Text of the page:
Media and Male Identity

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dc.contributor.author Macnamara, J
dc.date.accessioned 2009-08-21T05:53:26Z
dc.date.issued 2006-01
dc.identifier.citation 2006, 1
dc.identifier.isbn 978-0-230-00167-1
dc.identifier.other A1UNSUBMIT en_US
dc.identifier.uri http://hdl.handle.net/10453/1631
dc.description.abstract A half-century of research has identified that mass media portrayals of women are influential in shaping their self-image and self-esteem, as well as men's and societies' views of women. Comparatively few studies have examined mass media portrayals of men and male identity, and gender studies have often assumed these to be unproblematic. But, in a post-industrial era of massive economic, technological and social change, research shows mass media are projecting and propagating new images of male identity from Atlas Syndrome workaholics and 'deadbeat dads' to 'metrosexuals' and men with "a feminine side" with potentially significant social implications.
dc.publisher Palgrave Macmillan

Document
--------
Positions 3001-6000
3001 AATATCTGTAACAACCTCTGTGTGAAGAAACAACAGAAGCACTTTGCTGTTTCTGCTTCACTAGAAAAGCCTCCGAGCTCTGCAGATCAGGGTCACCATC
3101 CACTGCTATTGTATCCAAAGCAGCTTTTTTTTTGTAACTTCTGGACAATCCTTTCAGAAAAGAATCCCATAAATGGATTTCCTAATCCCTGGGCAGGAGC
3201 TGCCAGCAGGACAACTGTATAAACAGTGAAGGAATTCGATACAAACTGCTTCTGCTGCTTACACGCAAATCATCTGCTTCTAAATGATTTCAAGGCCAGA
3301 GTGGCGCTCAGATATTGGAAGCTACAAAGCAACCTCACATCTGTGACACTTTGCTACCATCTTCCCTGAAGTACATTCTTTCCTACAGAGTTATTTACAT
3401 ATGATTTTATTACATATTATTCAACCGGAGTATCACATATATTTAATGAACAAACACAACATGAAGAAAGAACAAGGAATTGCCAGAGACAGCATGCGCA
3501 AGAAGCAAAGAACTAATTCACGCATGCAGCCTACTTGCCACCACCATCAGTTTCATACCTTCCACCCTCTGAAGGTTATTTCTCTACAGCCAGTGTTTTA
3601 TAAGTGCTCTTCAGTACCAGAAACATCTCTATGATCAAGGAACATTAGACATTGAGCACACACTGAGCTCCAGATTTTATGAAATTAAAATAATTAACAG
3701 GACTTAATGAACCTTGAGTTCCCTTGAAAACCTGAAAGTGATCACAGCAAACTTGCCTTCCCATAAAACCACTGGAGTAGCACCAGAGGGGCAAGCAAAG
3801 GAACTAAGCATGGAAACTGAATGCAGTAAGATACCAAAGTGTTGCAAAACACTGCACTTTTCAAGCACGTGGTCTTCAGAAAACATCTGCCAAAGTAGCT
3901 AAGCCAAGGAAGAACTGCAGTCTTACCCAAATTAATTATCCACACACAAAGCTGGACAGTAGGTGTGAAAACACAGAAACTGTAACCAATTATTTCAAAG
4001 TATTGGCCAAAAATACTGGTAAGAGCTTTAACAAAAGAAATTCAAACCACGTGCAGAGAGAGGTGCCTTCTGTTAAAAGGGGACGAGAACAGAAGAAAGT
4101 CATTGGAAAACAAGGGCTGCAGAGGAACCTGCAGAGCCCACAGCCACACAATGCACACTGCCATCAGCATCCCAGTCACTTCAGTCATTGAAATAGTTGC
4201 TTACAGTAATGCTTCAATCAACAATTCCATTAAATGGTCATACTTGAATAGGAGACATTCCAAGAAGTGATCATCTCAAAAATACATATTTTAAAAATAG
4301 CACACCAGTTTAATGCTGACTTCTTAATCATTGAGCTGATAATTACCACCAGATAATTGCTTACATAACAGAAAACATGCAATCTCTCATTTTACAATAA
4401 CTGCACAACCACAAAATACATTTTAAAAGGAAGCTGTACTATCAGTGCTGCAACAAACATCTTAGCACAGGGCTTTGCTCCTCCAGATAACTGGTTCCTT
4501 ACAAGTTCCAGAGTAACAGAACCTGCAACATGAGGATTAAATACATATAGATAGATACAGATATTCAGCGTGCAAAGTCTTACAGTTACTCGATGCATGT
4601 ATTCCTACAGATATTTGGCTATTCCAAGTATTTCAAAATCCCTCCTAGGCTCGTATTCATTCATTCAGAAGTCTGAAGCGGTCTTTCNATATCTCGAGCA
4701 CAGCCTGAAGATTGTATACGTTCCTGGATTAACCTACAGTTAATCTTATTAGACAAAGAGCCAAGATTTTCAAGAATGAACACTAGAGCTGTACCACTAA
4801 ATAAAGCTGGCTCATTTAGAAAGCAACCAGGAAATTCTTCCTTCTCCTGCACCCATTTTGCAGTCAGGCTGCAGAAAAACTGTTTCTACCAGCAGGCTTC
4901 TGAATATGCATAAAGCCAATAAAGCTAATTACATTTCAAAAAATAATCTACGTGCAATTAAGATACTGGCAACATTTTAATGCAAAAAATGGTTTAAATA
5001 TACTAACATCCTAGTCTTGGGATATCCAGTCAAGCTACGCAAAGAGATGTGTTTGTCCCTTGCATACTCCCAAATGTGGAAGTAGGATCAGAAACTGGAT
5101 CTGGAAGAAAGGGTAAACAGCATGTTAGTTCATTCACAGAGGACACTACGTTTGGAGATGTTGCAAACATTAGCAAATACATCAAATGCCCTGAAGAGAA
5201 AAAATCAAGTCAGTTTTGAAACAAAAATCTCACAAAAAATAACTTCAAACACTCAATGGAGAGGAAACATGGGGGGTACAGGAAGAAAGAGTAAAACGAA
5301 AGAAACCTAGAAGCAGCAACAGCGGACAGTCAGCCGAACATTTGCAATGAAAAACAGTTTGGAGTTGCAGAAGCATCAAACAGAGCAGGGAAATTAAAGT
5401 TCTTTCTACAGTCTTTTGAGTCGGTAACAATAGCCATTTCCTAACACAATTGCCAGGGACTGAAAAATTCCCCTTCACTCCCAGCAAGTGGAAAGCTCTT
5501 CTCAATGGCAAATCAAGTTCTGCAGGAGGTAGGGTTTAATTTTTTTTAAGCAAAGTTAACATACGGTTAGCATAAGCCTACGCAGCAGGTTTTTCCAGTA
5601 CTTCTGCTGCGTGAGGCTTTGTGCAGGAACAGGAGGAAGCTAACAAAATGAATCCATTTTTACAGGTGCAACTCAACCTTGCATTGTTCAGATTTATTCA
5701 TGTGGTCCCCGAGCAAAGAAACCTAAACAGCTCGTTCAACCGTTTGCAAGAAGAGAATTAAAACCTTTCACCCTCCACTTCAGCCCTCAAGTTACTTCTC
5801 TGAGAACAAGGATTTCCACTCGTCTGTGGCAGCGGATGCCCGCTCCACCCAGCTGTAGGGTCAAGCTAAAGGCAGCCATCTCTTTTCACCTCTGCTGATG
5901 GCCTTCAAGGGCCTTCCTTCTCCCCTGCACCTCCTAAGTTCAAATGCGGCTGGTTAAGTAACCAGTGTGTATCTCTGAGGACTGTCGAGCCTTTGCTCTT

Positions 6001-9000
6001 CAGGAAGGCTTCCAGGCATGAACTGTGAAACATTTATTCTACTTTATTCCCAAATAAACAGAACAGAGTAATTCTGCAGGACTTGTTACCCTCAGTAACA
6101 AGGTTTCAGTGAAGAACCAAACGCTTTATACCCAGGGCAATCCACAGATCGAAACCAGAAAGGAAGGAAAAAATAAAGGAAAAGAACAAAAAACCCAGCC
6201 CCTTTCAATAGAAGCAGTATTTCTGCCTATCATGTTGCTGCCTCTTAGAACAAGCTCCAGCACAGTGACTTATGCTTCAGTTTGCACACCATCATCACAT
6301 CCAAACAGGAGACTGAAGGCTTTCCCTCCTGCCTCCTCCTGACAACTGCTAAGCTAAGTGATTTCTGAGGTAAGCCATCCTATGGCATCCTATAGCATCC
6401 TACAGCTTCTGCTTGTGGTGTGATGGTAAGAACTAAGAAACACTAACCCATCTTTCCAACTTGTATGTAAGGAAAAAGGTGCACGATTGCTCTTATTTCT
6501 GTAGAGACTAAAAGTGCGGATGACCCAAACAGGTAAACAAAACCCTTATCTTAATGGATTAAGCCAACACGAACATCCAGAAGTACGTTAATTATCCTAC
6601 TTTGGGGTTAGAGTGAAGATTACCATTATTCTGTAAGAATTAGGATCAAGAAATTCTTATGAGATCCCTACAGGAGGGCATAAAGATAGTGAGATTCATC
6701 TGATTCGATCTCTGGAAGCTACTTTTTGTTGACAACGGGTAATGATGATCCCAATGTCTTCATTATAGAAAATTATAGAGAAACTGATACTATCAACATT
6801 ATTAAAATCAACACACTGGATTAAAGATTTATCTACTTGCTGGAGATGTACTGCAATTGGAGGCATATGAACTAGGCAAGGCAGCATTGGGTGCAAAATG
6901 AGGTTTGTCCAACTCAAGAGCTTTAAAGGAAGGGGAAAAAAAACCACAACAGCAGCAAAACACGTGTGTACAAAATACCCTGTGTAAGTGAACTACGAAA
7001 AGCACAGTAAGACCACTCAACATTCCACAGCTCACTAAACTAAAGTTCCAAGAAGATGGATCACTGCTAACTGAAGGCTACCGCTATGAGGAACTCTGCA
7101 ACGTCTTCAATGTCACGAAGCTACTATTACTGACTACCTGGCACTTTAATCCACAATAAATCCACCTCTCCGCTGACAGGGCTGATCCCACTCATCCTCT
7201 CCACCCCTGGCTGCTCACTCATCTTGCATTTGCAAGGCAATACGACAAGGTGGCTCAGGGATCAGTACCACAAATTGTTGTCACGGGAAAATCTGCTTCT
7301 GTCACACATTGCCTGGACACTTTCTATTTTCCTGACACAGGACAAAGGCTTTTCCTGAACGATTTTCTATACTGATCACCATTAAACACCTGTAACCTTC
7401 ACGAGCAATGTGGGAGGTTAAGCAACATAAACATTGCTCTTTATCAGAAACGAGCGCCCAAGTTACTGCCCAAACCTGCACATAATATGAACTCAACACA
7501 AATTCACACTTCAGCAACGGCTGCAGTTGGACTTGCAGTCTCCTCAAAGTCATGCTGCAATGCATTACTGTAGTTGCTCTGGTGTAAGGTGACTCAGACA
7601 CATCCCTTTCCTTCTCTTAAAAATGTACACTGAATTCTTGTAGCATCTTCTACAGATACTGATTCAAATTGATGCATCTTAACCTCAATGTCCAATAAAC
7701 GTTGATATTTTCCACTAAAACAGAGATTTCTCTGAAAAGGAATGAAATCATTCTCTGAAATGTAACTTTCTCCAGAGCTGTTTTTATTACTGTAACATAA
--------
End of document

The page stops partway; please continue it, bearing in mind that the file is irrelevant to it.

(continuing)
dc.title Media and Male Identity
dc.type Book
dc.journal.number en_US
dc.publocation UK en_US
dc.publocation UK
dc.publocation UK
dc.identifier.startpage en_US
dc.identifier.endpage en_US
dc.cauo.name FASS.Communication & Learning Group en_US
dc.conference Verified OK en_US
dc.for 2001 Communication and Media Studies
dc.personcode 996876
dc.percentage 100 en_US
dc.classification.name Communication and Media Studies en_US
dc.classification.type FOR-08 en_US
dc.edition 1 en_US
dc.edition 1
dc.edition 1
pubs.embargo.period Not known
pubs.organisational-group /University of Technology Sydney
pubs.organisational-group /University of Technology Sydney/Faculty of Arts and Social Sciences
pubs.organisational-group /University of Technology Sydney/Strength - Creative Practices and the Cultural Economy


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